FanPost

Concessions at the Verizon Center

Given some of the recent "press" the Verizon Center has received (ESPN, PHT, also mentioned in a Fanshot and Monday's Caps Clips), I felt this would be as good a time as any to comment on an issue that has bothered and annoyed me as a sports fan for quite some time...concessions.  I'll focus on the Verizon Center, mainly because this is a Capitals blog and because as a Caps season ticket holder I've easily seen more live sporting events in that location than I have any other, but many of my grievances are not limited to DC's hockey home but rather my general experiences at sporting arenas all over the place (and I have built quite a resume as a traveling sports fan over the years*).

First and foremost, the recently noted health violations barely scratch the surface of my displeasure towards the concessions business at sporting arenas.  For me, the entire experience is just awful, and it doesn't matter where you go -- long lines, high prices, unfriendly service and poor food quality just seem to be standard across the board.  What motivation do team/stadium owners have to fix these issues?  Pretty much none as far as I see it, since money is currently being made hand over fist with the system as is.  I personally feel, however, that improving the service and customer experience at these concession stands could easily generate even more revenue, if done correctly...and based on some of Ted Leonsis' recent comments about wanting to listen to fans and improve the fan experience, I also believe that he may be a lot more receptive to hearing some ideas for improvement than some of other franchises' owners might be.

It would probably be impossible for me to compile a complete list of every issue I've ever had at Verizon Center regarding concessions, but here are a few my top general pet-peeves:

1.  Long Lines/Slow Service

There is nothing you can do about lines forming at the concession stands, especially during critical times like the pre-game rush and intermissions.  When you have 18,000+ people in one building and only limited number of vendors to sell food, lines are inevitable.  What can be drastically improved, however, is the speed at which the people in the line are served.  At the stands near my section (and probably everywhere throughout the arena), the current system just flat out reeks of inefficiency.  Typically, what happens when a customer's turn in line comes up is the following:  give order to cashier, cashier stares at register for 20-30 seconds, cashier punches order into register, cashier gives order total to customer and asks for payment, payment is collected and change/receipt is given, cashier proceeds to collect ordered items to give to customer 1 at a time, beer tap goes dry, customer is informed they will have to wait a few minutes or order a different beer, customer is not given a tray for the 2 beverages, 3 hotdogs and tub of popcorn ordered and must request one, cashier walks around looking for cardboard tray, upon receiving tray, customer realizes it is too flimsy to carry all the items ordered nor do the beer cups actually fit into the cup holders, customer spends 20-30 seconds trying to collect all items safely and proceed to condiment station.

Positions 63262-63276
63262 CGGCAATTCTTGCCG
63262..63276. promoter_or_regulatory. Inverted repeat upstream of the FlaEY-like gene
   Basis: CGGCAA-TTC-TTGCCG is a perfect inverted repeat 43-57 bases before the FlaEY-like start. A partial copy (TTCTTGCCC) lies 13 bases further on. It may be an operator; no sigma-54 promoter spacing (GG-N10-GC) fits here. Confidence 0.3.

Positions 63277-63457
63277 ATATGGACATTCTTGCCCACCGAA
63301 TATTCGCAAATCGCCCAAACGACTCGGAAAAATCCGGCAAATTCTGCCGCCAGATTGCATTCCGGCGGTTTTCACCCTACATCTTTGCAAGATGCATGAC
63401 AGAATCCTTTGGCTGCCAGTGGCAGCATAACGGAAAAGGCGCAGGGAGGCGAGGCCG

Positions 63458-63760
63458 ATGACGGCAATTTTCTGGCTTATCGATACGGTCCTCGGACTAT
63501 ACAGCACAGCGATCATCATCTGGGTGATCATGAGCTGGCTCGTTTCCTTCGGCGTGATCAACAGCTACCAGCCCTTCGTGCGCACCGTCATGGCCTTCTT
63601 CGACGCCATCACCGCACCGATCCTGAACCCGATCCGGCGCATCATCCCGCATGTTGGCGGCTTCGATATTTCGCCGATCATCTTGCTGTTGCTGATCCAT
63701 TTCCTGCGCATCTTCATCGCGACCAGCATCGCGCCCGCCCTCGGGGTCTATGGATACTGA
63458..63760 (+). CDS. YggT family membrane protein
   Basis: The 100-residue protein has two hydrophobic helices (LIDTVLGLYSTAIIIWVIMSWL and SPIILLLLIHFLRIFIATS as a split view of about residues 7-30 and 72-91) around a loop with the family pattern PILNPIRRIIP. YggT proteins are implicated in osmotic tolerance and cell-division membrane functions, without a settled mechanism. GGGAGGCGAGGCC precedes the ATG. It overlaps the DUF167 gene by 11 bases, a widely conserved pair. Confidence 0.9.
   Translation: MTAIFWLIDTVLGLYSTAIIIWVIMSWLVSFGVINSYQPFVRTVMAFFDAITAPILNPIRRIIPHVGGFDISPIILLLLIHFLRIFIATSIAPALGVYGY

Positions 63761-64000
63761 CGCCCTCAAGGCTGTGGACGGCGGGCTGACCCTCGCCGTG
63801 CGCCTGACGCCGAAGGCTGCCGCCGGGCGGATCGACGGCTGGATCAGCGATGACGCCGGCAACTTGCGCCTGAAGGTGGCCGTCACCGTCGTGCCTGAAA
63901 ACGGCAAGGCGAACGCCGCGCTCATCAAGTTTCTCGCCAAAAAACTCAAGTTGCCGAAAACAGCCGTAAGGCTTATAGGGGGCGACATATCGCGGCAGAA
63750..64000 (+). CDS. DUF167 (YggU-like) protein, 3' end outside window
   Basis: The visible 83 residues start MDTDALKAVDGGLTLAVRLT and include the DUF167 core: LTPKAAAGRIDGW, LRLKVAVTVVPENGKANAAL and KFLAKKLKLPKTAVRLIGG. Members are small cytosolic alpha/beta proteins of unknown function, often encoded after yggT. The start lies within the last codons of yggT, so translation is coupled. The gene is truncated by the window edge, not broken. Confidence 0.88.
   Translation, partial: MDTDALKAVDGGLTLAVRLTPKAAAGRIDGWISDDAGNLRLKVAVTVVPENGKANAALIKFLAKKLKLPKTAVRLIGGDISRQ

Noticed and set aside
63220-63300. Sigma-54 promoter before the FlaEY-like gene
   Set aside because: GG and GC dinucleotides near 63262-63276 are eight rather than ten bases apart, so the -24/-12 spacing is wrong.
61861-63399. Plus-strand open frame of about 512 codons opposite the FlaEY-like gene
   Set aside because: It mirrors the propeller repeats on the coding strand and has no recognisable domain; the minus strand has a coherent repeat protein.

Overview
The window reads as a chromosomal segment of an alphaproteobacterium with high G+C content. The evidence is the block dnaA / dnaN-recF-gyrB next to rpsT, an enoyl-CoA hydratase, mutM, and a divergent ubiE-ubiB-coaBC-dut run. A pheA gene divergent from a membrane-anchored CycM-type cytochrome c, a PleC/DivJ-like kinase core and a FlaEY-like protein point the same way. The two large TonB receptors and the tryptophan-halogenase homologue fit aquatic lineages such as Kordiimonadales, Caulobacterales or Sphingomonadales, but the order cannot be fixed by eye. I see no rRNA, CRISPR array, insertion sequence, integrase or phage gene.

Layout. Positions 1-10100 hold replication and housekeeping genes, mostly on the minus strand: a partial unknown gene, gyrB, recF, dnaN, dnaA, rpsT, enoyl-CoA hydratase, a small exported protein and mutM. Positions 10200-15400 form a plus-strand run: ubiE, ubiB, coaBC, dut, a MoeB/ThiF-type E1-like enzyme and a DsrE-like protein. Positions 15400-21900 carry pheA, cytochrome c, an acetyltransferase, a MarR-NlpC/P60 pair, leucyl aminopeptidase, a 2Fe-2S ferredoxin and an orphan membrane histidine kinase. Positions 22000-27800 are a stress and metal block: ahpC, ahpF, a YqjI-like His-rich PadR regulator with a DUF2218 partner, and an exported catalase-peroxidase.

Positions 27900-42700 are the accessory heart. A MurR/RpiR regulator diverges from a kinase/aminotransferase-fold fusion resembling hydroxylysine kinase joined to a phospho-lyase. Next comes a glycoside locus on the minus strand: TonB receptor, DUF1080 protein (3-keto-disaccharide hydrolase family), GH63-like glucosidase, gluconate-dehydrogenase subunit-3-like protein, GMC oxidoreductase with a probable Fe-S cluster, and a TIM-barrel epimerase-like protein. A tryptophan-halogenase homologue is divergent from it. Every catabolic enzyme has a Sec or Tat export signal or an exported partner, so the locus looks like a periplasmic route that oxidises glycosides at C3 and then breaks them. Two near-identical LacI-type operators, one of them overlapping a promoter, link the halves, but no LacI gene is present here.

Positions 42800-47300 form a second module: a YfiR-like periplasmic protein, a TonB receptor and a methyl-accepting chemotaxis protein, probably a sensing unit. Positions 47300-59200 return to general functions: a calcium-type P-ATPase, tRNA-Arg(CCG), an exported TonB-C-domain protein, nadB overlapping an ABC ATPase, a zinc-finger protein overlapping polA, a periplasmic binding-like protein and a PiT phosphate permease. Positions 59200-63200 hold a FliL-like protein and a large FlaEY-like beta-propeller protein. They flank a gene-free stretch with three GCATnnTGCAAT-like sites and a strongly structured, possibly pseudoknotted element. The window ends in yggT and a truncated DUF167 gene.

Fast food companies spend tons of money trying to find ways to knock every precious second off the time it takes to fill a customer's order.  Why?  Because the more people you can serve in a given amount of time = money that can be made in the same given amount of time.  When demand is virtually endless, increasing the volume of customers that can be accommodated in the time allowed translates in to more money being made by the vendor.  With only a few simple changes, the average Verizon Center concession stand could easily process customer orders faster -- simple things like having people dedicated to pouring and monitoring beer, and having one person fill an order while another handles the money are just 2 things that would drastically improve the service and get the line moving faster (and trust me, there are are already enough people working at the stands to operate in this manner).  In addition, roving vendors in the seating areas may not work very well at hockey games, but having a few extra beer carts or vendors selling bottled beer/soda/water in the concourse could help reduce the number of people having to wait in the lines as well.  I know I'm not the only person to ever say to myself, "ah, to hell with it -- I don't want a beer enough to wait in that line, I'll just go back to my seat".